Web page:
I wish, like the caption of the opening seconds of the third season, I could state that there is “nothing but music from this point” (Hannibal 3.1) but that would be a terrible lie.

In rejecting Hannibal, Will opens himself up to punishment by no less than god– the god Hannibal sees himself as, an unnamed agent of destruction and of transformation and, lately, of love. Will is made to bear witness to the suffering of innocent young women whose lives end in agony before they are dismembered; taking it a step farther than Polia’s tormentor, he must eat them, too. Their suffering must be a part of him. And he dutifully looks, time and again, and consumes one after the other in his own mind and at Hannibal’s table and still does not recant his vow. He pushes back against Hannibal even from behind bars, reminding the wounded doctor, “You’re not my friend” (Hannibal 2.1) because, like Polia, Will’s own sense of integrity demands that he remain an individual. Hannibal might lash out at Will but he will not win his heart until he concedes that Will must and should exist separate from him. Hannibal puts on a respectful awareness of boundaries but it is only ever an affectation. He lacks integrity. He is not, as the Renaissance Italians might consider the term, chaste.

Let’s detour here to talk about chastity. “Chastity’, meaning honesty of self and authenticity in self-presentation, is considered to be among the best virtues a beloved or a lover can embody in Renaissance Italian art and literature. Honesty breeds conflict because it is often painful and does not give us what we want. Acting with integrity is a sure fire way to be dissatisfied often. Yet artifacts from Renaissance Italy– dowry chests, paintings, letters, poetry– are inscribed with statements like “integrity makes beauty”. A difficult virtue to embody but that is what makes it so beautiful and so worthy of love.

Chastity, honesty, integrity, these are synonymous with beauty. When Will tells Beverly Katz that Hannibal’s advice on the Mural Maker, “may be what he said, not necessarily what he thinks” (Hannibal 2.2) he is, almost bitterly, signaling Hannibal’s failure to embody the Renaissance conception of chastity. Hannibal is a liar– to himself, and to others. By contrast, Will has only ever been one to speak his mind and the truth and, like mythical Cassandra, he is seldom believed. Enter the orderly, Michael Brown. Brown tries to give Will the gift of an acquittal, mimicking the murders Will is accused of in an effort to redirect the eye of justice. He fails in this regard but he does give Will the perfect way to punish Hannibal for his lack of chastity. Will doesn’t let Michael’s “love go to waste” (Hannibal 2.3), as Hannibal’s taunt implies he might, because Brown’s offered “poem” is honest in its intentions. He treats Will as if they are equal and declares his intent that they be partners in crime. He is base but he is authentic and this contrast makes him the perfect tool with which to flog Hannibal for his lies. A double rebuke: the humiliation of being caught and (nearly) killed by someone who isn’t Will in combination with the knowledge that Will accepted Brown’s suit, at least on a superficial level and as a means to an end.

Hannibal spent the whole of season one pulling on Will’s metaphorical pigtails and is only further enchanted when Will loses patience and pops him one right in the nose in response. Will may hear Hannibal’s voice in place of his own thoughts (Hannibal 2.1) but like Dante’s lover, Hannibal’s very senses are being worried between Will’s teeth and he cannot extract himself from them.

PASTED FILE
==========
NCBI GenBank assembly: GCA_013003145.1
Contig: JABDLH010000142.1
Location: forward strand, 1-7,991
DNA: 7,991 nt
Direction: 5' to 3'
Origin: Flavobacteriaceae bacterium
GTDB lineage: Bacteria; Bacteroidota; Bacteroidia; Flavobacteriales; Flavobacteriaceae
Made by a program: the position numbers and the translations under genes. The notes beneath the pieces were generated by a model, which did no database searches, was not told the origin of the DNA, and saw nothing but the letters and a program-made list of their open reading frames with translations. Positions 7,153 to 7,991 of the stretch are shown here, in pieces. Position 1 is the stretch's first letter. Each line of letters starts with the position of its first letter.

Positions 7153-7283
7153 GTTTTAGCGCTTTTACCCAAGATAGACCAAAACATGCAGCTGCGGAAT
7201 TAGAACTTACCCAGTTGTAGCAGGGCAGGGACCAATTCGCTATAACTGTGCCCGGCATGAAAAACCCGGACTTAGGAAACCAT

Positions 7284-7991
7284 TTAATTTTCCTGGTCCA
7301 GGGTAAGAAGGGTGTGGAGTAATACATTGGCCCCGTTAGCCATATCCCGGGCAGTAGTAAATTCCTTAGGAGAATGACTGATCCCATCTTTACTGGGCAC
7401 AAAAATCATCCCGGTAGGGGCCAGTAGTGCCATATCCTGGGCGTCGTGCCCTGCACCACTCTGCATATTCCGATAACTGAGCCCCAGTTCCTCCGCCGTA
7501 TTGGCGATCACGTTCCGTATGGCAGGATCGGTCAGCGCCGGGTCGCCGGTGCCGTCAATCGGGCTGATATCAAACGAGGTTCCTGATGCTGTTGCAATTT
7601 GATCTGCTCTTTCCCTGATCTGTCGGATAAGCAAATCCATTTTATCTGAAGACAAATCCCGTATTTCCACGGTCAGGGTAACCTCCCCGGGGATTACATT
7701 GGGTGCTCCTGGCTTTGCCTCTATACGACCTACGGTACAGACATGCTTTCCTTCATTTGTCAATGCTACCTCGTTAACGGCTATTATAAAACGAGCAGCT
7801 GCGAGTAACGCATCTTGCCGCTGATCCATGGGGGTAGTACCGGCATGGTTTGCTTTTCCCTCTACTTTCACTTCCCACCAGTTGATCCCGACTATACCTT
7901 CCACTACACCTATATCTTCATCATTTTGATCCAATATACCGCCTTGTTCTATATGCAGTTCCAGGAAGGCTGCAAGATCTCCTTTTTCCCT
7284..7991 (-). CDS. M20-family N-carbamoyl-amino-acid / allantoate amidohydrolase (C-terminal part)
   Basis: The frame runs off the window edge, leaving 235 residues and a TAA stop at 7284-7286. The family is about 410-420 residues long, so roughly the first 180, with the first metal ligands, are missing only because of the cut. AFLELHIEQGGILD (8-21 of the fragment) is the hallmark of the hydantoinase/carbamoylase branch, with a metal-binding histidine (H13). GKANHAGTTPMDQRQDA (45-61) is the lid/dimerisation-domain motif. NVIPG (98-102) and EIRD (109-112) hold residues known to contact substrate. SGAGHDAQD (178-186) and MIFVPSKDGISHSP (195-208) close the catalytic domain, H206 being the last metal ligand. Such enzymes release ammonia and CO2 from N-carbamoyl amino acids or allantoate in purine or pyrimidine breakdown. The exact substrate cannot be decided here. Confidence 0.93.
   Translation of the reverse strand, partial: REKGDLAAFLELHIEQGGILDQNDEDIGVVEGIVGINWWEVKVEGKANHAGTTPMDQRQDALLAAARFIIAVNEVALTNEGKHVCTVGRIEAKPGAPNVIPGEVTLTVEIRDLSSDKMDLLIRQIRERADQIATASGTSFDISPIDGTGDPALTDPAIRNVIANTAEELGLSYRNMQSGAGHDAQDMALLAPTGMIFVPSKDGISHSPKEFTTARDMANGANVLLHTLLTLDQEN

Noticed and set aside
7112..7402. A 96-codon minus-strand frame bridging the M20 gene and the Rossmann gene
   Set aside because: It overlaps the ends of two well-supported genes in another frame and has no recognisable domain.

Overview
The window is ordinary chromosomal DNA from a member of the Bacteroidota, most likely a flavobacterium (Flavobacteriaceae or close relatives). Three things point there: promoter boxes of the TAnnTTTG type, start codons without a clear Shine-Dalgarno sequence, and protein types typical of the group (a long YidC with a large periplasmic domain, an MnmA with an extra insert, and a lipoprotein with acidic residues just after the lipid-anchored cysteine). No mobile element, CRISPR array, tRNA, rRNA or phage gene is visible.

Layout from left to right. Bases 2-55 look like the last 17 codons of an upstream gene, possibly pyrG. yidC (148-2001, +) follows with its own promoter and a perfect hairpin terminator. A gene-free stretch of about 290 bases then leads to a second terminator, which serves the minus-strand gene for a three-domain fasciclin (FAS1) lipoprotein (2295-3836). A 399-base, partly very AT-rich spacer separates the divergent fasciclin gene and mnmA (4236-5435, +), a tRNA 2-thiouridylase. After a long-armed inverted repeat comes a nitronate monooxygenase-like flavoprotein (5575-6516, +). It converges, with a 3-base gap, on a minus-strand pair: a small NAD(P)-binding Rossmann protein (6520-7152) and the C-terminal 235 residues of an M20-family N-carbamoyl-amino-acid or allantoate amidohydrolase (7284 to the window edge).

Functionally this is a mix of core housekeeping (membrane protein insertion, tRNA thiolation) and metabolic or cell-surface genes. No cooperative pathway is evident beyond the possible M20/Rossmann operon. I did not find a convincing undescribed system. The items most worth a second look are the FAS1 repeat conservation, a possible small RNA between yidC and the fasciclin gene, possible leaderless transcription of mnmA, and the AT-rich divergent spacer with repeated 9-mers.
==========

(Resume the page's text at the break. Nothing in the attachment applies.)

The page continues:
Once they are on equal footing– Hannibal seemingly obeying Will’s edict that he only commit “sins of omission” rather than lying (interesting how, here, Will casts himself as divine; we must explore that later), Will weaving careful machinations to deceive Jack and Hannibal both– Will returns Hannibal’s affections. He declares, “I don’t want to kill you, Dr. Lecter, now that I finally find you interesting” (Hannibal 2.8) and yet this is still clearly a threat. Will plans to do something far worse to Hannibal than kill him: he is going to look back at him as a Renaissance beloved might look at their lover. The wound, Renaissance literature tells us, that such a gaze can give might prove fatal or it might be utterly transformative. In either case it’s going to hurt. By looking, by seeing, Will is choosing to understand Hannibal; an understanding which Will’s own dreaming mind insists must be tempered by love: “No one can be fully aware of another human being unless we love them”, Hannibal states in Will’s dream of strangling him slowly via rope and ravenstag, “Expressing that love, our beloved’s potential comes true” (Hannibal 2.9). Will is nothing if not honest with himself. He may not like the truth but this sequence and the choice to return Hannibal’s gaze make clear the truth that Will loves Hannibal. By turning his lover’s gaze back on him, Will is transforming him, perhaps into something more chaste than existed before.

I’ve never known how to write conclusions but I think at this point I’ve successfully made my point: Hannibal Lecter and Will Graham embody the Renaissance Italian ideals of lover and beloved and their relationship plays out, across the first two seasons of Hannibal, with all the horrifying detail those roles require. Will is not some passive recipient of punishment, either, but a powerful actor in his own right as he struggles with his own sense of chastity to drag Hannibal up to his level. Hannibal, even while he suffers, is enjoying every second of the ride.

Housekeeping notes:

I’m still working on the next installment of what is tentatively titled “my one-sided blood feud” with the author of Aestheticism, Evil, Homosexuality, and Hannibal since I am oath-bound to prove definitively that … well frankly that Klock’s book is drivel. (For Heaven’s sake the man conflates “personality” with “identity”; it’s embarrassing and offensive.) Right now my notes are all centered on Will Graham’s sense of identity and his fundamental resilience and stability throughout the series. What this will look like when I finally get down to writing is anyone’s guess.